“To see such words of hate plastered across a front page is not only outrageous and unacceptable but also utterly irresponsible in these volatile times”
“We are already so fractured as a society that this headline does nothing but fuel the divide.”
“Everyone has a right to their opinion but a newspaper has an even greater responsibility to the community to ‘draw a line’. That front page article is down right scary and absolutely promotes hate, discrimination, misinformation and fear towards fellow human beings.”
One individual pointed out, “There are others who by means of exemption are unable to be vaccinated either due to religious beliefs or medical conditions,” and “Being that it is the front page, many people will see these hateful remarks and have no context unless they read the article.”
Even among those who recognized the comments as tweets, many felt it was difficult to discern this fact and that the comments were given undue weight. As one complainant put it, “The newspaper quotes someone from Twitter…and promotes it on their front page in a way that suggests they agree with it. The fact it comes from another person is in very small characters, and the text is placed without quotation marks.”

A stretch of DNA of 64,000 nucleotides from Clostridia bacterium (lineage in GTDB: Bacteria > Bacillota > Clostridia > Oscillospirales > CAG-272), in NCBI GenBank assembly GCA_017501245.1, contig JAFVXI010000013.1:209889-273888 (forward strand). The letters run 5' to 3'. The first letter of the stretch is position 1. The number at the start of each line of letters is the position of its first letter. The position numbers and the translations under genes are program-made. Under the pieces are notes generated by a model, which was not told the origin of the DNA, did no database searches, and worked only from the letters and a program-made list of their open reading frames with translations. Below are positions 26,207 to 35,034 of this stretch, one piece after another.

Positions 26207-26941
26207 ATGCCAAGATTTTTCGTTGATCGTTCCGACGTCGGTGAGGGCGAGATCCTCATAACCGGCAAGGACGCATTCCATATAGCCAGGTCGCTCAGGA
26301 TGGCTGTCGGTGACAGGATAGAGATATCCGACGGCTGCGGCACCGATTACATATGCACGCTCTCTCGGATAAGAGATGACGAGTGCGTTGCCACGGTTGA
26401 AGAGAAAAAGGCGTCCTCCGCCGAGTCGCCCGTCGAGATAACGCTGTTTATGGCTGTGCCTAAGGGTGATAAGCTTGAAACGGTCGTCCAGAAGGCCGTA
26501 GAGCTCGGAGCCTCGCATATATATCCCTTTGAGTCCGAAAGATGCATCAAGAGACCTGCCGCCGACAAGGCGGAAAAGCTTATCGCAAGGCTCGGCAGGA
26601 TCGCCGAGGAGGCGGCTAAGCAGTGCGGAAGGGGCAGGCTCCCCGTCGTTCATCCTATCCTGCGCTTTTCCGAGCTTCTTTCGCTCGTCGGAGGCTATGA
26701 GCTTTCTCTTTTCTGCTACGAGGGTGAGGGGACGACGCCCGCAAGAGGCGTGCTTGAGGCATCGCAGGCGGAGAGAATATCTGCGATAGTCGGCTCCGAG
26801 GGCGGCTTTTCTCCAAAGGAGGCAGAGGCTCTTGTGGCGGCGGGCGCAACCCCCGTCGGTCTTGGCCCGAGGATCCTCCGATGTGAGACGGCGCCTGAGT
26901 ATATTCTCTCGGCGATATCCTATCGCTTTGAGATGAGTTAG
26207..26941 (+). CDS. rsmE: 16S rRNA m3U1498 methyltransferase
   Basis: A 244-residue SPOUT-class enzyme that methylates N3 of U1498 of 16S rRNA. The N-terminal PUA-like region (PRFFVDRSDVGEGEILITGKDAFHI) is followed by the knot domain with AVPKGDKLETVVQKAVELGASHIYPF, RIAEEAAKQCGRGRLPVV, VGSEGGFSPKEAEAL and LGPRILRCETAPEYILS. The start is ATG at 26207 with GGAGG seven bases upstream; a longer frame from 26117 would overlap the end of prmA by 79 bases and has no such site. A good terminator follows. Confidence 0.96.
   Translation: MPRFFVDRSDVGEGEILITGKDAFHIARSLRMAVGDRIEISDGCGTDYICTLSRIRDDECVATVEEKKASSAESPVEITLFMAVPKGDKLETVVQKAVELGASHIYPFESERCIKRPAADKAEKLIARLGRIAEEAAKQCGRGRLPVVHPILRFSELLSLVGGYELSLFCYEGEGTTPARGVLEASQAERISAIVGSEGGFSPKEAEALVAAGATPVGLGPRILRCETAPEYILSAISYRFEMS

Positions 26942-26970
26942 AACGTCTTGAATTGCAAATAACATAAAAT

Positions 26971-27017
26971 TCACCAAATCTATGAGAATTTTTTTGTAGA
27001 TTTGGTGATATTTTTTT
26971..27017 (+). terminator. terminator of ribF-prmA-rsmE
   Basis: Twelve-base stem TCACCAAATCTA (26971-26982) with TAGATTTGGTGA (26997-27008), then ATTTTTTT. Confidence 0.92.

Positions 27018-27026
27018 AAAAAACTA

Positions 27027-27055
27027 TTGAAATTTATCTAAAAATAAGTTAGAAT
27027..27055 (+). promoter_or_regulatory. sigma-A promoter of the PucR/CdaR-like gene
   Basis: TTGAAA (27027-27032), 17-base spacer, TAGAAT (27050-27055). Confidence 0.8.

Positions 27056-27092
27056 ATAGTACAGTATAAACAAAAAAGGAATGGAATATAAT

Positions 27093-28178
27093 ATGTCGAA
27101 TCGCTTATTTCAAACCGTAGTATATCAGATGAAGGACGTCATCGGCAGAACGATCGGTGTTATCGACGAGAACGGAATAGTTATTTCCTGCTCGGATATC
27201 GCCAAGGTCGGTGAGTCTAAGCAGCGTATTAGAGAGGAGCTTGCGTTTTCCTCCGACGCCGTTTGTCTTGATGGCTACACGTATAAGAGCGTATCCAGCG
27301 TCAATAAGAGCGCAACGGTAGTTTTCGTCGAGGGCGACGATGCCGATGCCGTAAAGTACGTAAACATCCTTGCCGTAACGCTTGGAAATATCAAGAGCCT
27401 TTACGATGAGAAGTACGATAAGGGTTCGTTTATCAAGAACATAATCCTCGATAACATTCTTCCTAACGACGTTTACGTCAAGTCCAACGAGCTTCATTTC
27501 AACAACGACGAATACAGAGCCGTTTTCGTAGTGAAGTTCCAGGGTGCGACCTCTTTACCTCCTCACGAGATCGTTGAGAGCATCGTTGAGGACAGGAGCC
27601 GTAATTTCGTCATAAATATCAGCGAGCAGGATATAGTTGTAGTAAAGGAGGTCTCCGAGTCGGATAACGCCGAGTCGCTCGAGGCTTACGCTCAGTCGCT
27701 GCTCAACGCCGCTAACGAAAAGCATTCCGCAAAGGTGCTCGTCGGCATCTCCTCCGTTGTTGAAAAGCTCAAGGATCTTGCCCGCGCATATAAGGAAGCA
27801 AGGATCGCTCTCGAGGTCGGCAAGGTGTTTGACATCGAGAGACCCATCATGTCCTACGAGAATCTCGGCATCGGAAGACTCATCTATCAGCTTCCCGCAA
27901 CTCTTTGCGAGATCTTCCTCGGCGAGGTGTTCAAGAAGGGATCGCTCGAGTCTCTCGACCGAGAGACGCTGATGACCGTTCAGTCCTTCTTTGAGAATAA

In addition to the general outrage over the front-page display of the story, some complainants took the opportunity to express their views on vaccination. A number of complainants simply wanted an apology from the news organization about how the newspaper chose to highlight these tweets.
Most complainants immediately contacted the NNC with their concerns. Some told us they even reached out to their local police with concerns about hateful language and were referred to the NNC.